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Electric hope for commuter trains; Feasibility study into replacing old diesel engines.

Byline: Rhodri Clark

SOUTH Wales commuters could enjoy quicker electrified trainjourneysandcleaner stations - even if the Government refuses to electrify the mainline to London.

The organisation that owns Britain's railway lines has launched a feasibility study into electrifying several of the key commuter routes into Cardiff Queen Street. Train travellers would benefit from quicker trips on the Rhymney, Merthyr and Treherbert lines, as well as the Aberdare to Barry and Penarth lines by the end of the decade if the scheme goes ahead.

Network Rail's Mike Gallop said the organisation believedelectrifying linescould pay for itself as the trains were 50% cheaper and there would be less wear on the tracks due to electric trains being lighter. He said there could be significant cuts in journey times because electric trains are quicker to accelerate and brake.

Stations would also be cleaner as electric trains are quieter and do not emit exhaust fumes.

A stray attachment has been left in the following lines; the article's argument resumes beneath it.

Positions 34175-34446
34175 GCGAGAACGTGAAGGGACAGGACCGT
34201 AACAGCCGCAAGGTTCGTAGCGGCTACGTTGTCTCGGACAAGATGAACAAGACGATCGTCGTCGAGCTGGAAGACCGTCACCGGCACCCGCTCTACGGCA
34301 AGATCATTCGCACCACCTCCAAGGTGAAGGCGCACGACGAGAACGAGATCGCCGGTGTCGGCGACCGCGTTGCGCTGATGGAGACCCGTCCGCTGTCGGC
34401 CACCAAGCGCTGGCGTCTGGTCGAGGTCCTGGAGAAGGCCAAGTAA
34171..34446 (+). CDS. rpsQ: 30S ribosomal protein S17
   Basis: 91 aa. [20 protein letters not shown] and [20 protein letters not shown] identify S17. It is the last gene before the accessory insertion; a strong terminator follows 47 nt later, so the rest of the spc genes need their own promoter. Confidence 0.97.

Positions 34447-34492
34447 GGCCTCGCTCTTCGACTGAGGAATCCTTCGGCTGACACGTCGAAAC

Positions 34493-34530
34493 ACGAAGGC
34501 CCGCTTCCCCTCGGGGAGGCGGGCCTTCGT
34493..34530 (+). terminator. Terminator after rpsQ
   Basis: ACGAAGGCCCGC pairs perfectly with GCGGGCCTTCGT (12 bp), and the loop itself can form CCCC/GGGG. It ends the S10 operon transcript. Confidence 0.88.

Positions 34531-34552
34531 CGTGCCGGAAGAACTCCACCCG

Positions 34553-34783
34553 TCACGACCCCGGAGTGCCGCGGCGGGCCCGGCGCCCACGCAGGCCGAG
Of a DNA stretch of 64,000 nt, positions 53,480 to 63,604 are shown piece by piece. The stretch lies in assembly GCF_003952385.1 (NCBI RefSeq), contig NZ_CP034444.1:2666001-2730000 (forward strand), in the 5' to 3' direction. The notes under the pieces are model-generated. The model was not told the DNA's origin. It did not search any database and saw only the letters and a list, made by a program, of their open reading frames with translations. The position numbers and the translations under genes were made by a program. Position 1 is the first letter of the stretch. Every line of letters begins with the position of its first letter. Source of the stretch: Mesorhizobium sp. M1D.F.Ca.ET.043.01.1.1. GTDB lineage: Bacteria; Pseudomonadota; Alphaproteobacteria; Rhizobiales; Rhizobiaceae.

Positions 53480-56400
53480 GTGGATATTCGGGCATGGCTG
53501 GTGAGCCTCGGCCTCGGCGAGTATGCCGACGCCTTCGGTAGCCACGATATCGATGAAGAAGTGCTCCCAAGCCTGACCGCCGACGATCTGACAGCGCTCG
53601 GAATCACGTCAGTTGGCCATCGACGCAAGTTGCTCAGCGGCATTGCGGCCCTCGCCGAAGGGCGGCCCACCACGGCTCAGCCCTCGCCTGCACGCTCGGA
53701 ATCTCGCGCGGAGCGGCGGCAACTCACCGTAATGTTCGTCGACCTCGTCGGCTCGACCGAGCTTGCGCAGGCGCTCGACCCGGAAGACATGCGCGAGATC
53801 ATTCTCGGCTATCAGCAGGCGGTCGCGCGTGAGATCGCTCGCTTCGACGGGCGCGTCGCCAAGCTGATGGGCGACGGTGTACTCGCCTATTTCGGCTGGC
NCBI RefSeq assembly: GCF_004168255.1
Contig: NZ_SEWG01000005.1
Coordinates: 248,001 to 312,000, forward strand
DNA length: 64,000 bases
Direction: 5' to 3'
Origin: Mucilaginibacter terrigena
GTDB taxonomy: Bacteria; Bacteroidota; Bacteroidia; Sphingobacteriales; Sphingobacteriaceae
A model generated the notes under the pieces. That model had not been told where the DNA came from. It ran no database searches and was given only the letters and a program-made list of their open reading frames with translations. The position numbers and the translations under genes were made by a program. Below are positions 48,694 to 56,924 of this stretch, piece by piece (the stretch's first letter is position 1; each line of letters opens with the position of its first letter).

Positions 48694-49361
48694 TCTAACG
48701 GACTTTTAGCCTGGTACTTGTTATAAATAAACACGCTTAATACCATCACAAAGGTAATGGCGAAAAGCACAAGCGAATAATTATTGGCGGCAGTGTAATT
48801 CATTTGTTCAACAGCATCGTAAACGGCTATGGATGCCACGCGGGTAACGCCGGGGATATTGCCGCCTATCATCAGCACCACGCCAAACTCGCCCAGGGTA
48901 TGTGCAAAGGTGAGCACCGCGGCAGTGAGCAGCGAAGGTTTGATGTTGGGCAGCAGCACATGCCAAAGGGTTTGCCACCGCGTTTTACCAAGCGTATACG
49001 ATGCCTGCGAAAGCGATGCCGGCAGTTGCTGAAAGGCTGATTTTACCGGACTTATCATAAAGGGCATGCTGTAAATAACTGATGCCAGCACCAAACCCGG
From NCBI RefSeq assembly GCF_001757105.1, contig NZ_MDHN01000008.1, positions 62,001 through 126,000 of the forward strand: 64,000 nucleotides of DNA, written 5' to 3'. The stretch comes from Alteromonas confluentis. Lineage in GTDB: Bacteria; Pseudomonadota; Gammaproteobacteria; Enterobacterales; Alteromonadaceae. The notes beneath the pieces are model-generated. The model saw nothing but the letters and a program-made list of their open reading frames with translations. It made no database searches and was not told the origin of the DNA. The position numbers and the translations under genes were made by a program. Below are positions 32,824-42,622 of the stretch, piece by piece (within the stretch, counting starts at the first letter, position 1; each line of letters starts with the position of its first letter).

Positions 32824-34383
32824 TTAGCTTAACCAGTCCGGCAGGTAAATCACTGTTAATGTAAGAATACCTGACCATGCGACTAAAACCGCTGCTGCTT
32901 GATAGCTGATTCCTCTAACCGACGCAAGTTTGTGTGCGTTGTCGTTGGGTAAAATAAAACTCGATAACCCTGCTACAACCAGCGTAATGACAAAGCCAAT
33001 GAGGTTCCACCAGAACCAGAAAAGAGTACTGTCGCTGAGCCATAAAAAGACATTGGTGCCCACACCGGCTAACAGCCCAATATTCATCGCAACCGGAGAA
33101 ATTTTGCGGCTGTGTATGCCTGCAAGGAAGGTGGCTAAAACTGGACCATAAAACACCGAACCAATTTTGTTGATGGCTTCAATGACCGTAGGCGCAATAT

Commuter lines that also use the South Wales mainline into Cardiff Central, including the Ebbw Vale and Maesteg lines, are not included as they could only be electrified if the London route is also electrified.

MrGallup said:"Byaround 2018 or 2019 diesel fleets on the Valley Lines are due to be replaced, and this offers an opportunity to consider electric trains as an option."

Itwas too early to saywhen electrificationmighthappen, but he added: "It would make sense to coincide with the replacement of trains on the Valley Lines. Generally, electrification can pay for itselfwhenthe whole-life costs of both trains and track are taken into account."

Network Rail aims to complete its initial Valley Lines study by the summer and expects the research to help ministers in Cardiff Bay and Westminster decide on future investment.

WE SAY WHILE the seemingly endless debate rages in Westminster over whether to electrify the main line into and through Wales, Network Rail has launched its own feasibility study into upgrading regional routes.

The company, of course, is to be congratulated. Everyone - apart from the coalition Government in Westminster - is agreed on the benefits electrification can bring. Let's hope the study convinces the Assembly this is the best way to upgrade an ageing diesel fleet.

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Commuter travel between Cardiff and the Valleys would be boosted if rail electrification plans go ahead PICTURE: Patrick Olner
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Publication:South Wales Echo (Cardiff, Wales)
Geographic Code:4EUUK
Date:Feb 10, 2011
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